The European Commission has launched a formal investigation into TikTok over fears the platform could be radicalising minors. (Photo by Matt Cardy/Getty Images)


EC launches DSA probe into TikTok over ‘radicalising minors’ concerns


The European Commission has launched a formal investigation into TikTok over fears the platform could be “radicalising minors”.

In a press release published on February 19, Brussels stated it now had reason to suspect the platform was “failing in its obligations” to protect children under the Digital Services Act (DSA) from content and algorithms that are deemed harmful.

That included what it said might lead to children going down a “rabbit hole” of political extremism.

Having put the Chinese-owned company under preliminary investigation last year, the EC confirmed it was now undertaking a formal probe regarding child-safety fears.

“Such assessment is required to counter potential risks for the exercise of the fundamental right to the person’s physical and mental wellbeing, the respect of the rights of the child as well as its impact on radicalisation processes,” it said.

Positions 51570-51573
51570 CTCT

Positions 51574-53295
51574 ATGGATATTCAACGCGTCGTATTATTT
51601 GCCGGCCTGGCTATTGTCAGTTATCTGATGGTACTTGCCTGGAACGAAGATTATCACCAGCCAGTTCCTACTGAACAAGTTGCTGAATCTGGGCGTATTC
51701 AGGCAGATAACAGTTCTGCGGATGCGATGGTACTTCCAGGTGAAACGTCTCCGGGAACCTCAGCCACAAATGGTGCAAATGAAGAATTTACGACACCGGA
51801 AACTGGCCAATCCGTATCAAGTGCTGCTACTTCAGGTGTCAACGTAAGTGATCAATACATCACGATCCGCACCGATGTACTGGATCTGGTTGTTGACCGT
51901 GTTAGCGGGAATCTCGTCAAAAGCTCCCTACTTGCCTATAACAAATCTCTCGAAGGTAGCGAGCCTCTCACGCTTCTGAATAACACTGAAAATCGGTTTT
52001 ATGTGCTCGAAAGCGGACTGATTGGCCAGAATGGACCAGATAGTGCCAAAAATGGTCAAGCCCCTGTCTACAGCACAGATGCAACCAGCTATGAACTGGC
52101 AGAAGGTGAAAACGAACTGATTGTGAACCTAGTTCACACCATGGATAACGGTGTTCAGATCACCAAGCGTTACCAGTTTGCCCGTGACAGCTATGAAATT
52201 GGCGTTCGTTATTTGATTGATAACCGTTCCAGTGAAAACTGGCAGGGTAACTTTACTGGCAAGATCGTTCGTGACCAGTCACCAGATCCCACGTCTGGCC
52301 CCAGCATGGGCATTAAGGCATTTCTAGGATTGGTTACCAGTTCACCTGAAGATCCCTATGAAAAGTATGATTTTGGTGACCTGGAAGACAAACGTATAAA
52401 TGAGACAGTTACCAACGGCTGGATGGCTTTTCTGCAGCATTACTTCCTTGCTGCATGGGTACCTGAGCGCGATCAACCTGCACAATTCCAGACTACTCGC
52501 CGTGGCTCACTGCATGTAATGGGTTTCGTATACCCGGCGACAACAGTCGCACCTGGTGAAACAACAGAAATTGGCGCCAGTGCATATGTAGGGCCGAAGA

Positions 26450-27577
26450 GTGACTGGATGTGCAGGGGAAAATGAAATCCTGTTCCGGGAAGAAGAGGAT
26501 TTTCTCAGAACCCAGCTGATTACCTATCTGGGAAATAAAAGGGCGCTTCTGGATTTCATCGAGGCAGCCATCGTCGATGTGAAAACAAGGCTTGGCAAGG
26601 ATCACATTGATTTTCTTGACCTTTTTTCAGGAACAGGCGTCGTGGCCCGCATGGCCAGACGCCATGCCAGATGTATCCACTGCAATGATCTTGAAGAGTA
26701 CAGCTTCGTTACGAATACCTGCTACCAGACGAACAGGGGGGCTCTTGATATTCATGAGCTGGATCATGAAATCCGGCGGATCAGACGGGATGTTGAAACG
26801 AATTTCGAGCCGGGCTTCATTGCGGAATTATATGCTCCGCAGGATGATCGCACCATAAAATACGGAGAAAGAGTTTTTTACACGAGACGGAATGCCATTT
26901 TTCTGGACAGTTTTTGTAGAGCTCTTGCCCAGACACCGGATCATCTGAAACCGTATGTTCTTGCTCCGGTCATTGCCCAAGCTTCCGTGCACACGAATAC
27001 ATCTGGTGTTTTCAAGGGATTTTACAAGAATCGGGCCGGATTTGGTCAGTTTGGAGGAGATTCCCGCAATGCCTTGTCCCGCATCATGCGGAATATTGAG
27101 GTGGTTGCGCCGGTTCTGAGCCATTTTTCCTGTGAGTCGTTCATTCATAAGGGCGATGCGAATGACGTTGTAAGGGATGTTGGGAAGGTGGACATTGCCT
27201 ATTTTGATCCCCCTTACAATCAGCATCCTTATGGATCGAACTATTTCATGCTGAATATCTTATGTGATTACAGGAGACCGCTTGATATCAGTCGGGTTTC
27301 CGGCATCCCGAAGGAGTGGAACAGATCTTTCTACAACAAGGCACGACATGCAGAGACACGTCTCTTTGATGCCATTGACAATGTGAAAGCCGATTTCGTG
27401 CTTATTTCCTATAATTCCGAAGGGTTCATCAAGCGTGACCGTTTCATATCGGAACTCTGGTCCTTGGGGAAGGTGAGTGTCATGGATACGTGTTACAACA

The body also announced it would be investigating whether TikTok had failed to adequately protect personal data belonging to minors, as well as whether the company’s age verification methods are sufficient.

“The protection of minors is a top enforcement priority for the DSA,” the EC’s self-styled “digital enforcer” Thierry Breton said.

“We are launching this formal infringement proceeding today to ensure that proportionate action is taken to protect the physical and emotional well-being of young Europeans,” he added.

“We must spare no effort to protect our children.”

According to the EC, there is no set deadline for when the TikTok investigation is to be completed.

If the company is eventually found to be at fault, it could find itself facing fines of up to six per cent of its global annual turnover.

TikTok is the second of the EC-designated Very Large Online Platforms (VLOPs) to come under a formal inquiry via the DSA.

The first to fall victim to such an investigation was Elon Musk’s X, which became subject to a probe in December due, in part, to fears it was not fully implementing the European Union’s censorship rules.

Of the 17 remaining VLOPs on the EU list, 16 have already been made subject to preliminary EC investigations over possible breaches of the DSA, with Wikipedia being the only platform on the current list yet to earn Brussels’ ire.

Further investigations are also likely after the recent expansion of the EU-wide law, with the Act now applicable to almost all but Europe’s smallest online platforms as of February 17.

The EC has also announced that it will be extending its list of VLOPs to a number of Europe’s most popular pornography websites, with the designation carrying further obligations.